Love Island’s Alex George says he felt the ‘world ended’ when he heard his young brother had died ‘from mental health'
Love Island star Alex George has spoken about the death of his younger brother Llŷr saying it felt like his ‘world ended’.
He said he was in ‘disbelief’ to learn his brother had died by suicide in July.
“I was at a restaurant when I found out - eating with my friends. I had a phone call with my dad and I could tell from the call I said ‘what’s happened? Who has passed away?' because you could tell something bad had happened," he told ITV’s Lorraine.
"When he said it was Llŷr the world kind of ended in that sense, the world kind of came down on my shoulders. My middle brother Elliott picked me up and we drove back to Wales.
“We sat in silence for about five hours – and crying, shouting, and just letting out all this anguish. I went into different parts of my mind during that journey. Dark parts, to be honest, I couldn’t believe this had happened.”
George, who works as an A&E doctor, described the sort of person his brother was, describing him as ‘kind’ and a ‘mini me’.
"We were excited for him [to start medical school], he was such a kind little boy. In some ways he was a little mini me. He had the same passions he loved medicine, science, he was a bit geeky like I am, he loved his cars as well. We shared a lot of the same hobbies.
“As a family we were proud of him, that’s why it was such a shock for all of us […] Mental health shocks me in my working career and now shocks me in my personal life. You can’t predict these things. Mental health can affect anyone.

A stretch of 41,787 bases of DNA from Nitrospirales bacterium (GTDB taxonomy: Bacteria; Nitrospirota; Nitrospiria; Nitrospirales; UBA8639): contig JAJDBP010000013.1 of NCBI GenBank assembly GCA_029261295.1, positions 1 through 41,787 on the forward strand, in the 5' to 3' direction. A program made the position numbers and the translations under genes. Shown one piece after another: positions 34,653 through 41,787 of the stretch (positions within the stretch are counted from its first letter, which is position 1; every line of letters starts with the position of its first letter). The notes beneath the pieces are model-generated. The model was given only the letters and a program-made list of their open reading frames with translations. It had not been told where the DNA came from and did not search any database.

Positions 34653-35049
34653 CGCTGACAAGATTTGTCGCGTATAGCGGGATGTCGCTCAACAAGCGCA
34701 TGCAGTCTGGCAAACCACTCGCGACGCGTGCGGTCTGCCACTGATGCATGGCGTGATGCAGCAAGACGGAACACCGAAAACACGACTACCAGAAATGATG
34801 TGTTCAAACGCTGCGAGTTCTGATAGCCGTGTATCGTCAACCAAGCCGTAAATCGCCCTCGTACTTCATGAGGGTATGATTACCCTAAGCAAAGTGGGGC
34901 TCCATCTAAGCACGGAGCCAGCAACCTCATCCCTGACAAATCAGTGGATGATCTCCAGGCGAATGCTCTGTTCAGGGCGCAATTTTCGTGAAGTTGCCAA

"I felt tremendous guilt. I’m a doctor, I’m an older brother. I always wanted to protect him and look after him. What could I have done differently? I’m a mental health advocate. So it was anguish, the worst thing.
“But mental health and physical health are akin. Just like you can have a heart attack and pass away, mental health is the same. That’s why it’s so important we treat it like that and realise it. That’s why I wanted to say he’s passed away from mental health. I wanted to be open about that. Because there’s nothing to be ashamed of.”
He concluded by encouraging those who are struggling to seek help.
“There's always a chance of a better day. Please reach out and ask for help”
If you need help, call the Samaritans helpline 116 123 or email email@example.com. The US Samaritans hotline is 1 (800) 273-TALK.